A fourth element can also make a big difference. Michael Dansinger, MD Director of the Diabetes Reversal Program at Tufts Medical Center, emphasizes the benefit of coaching assistance: “I suspect that having a good coach can quadruple the odds of long-term success compared to going it alone. It is just too hard to police yourself without help.”[v]
Despite this good news, the further Type 2 Diabetes has progressed, the more challenging it can be to reverse it. Those who are “insulin-dependent” (injecting insulin) may find it especially difficult. This is because at some point the pancreas begins to lose the capacity to produce its own insulin.
All of this makes prevention, prevention, prevention a much better overall strategy.
Metabolic balance®, the nutrition program I am certified to coach that can help you achieve sustained weight loss and increase your chances of either preventing or reversing Type 2 Diabetes. This program, based on more than 20 years of clinical experience, begins with an analysis of your unique blood labs and health profile. These data are the basis of a personalized food plan incorporating only whole foods that directly addresses insulin resistance. The program also includes regular coaching sessions with me.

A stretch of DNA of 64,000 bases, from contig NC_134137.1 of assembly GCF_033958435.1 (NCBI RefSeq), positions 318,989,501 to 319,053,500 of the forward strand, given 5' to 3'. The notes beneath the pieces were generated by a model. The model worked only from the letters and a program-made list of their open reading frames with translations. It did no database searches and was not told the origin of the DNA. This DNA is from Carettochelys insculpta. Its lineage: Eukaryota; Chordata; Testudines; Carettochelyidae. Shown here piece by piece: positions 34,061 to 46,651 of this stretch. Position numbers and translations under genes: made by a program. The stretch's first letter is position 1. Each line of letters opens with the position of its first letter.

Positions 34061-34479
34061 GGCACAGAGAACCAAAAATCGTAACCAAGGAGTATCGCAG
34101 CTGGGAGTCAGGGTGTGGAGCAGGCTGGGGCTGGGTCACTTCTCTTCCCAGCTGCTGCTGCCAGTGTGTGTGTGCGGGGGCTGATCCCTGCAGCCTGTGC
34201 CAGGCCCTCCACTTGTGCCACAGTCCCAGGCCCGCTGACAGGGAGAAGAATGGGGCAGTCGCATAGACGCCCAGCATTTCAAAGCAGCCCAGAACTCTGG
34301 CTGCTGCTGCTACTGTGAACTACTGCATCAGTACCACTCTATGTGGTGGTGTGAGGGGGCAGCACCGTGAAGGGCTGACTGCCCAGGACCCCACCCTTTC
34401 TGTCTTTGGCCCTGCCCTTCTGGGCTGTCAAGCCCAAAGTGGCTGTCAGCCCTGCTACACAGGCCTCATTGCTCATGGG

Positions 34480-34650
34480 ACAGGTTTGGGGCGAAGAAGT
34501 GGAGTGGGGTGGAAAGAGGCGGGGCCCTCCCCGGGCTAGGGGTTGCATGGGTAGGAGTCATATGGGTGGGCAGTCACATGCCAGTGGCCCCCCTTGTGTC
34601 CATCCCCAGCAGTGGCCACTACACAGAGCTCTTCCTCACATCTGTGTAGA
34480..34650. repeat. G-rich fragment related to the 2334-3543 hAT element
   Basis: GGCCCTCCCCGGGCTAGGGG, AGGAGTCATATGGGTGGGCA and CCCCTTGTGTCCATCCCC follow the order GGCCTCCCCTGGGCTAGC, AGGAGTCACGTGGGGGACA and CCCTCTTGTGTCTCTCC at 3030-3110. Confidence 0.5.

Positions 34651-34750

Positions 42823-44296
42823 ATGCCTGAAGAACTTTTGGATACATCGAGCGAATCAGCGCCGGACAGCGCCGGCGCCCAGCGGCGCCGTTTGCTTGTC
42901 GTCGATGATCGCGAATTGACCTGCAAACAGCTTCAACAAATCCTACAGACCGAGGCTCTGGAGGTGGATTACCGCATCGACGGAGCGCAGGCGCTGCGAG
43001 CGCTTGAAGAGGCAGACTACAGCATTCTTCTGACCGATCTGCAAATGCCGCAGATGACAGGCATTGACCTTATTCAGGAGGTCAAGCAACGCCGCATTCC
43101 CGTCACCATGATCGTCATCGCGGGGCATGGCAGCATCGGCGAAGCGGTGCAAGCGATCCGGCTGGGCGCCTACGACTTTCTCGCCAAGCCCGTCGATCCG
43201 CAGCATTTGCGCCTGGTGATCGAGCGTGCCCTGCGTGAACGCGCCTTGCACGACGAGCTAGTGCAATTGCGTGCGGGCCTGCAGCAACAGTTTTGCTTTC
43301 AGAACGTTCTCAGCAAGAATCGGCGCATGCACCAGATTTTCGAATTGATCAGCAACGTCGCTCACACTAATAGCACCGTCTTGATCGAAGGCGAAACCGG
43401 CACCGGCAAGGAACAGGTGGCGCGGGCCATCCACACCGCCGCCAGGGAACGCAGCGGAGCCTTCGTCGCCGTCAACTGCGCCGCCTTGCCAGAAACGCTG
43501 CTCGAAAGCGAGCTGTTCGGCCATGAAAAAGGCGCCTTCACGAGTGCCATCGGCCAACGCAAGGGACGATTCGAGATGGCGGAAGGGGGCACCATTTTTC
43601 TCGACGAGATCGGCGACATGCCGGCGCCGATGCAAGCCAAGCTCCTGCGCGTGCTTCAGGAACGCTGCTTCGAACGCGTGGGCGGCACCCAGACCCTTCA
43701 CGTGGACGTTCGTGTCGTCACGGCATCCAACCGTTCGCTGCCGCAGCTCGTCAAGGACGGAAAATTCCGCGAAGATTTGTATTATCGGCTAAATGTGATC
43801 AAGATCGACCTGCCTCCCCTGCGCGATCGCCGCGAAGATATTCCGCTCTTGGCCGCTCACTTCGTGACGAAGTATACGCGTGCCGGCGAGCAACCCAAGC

For more information, visit my profile, follow me, and learn about WellnessCareOnline, which focuses on balancing hormones, metabolism, weight and mood. And call me for a free 15-minute consultation to learn more about how I work with clients to modify the risk for developing Type 2 Diabetes and even reverse it.
What have you done to prevent or reverse Type 2 Diabetes?
[ii] Diabetologia. "Diabetes may begin more than 20 years before diagnosis." ScienceDaily. ScienceDaily, 4
October 2018. www.sciencedaily.com/releases/2018/10/181004192202.htm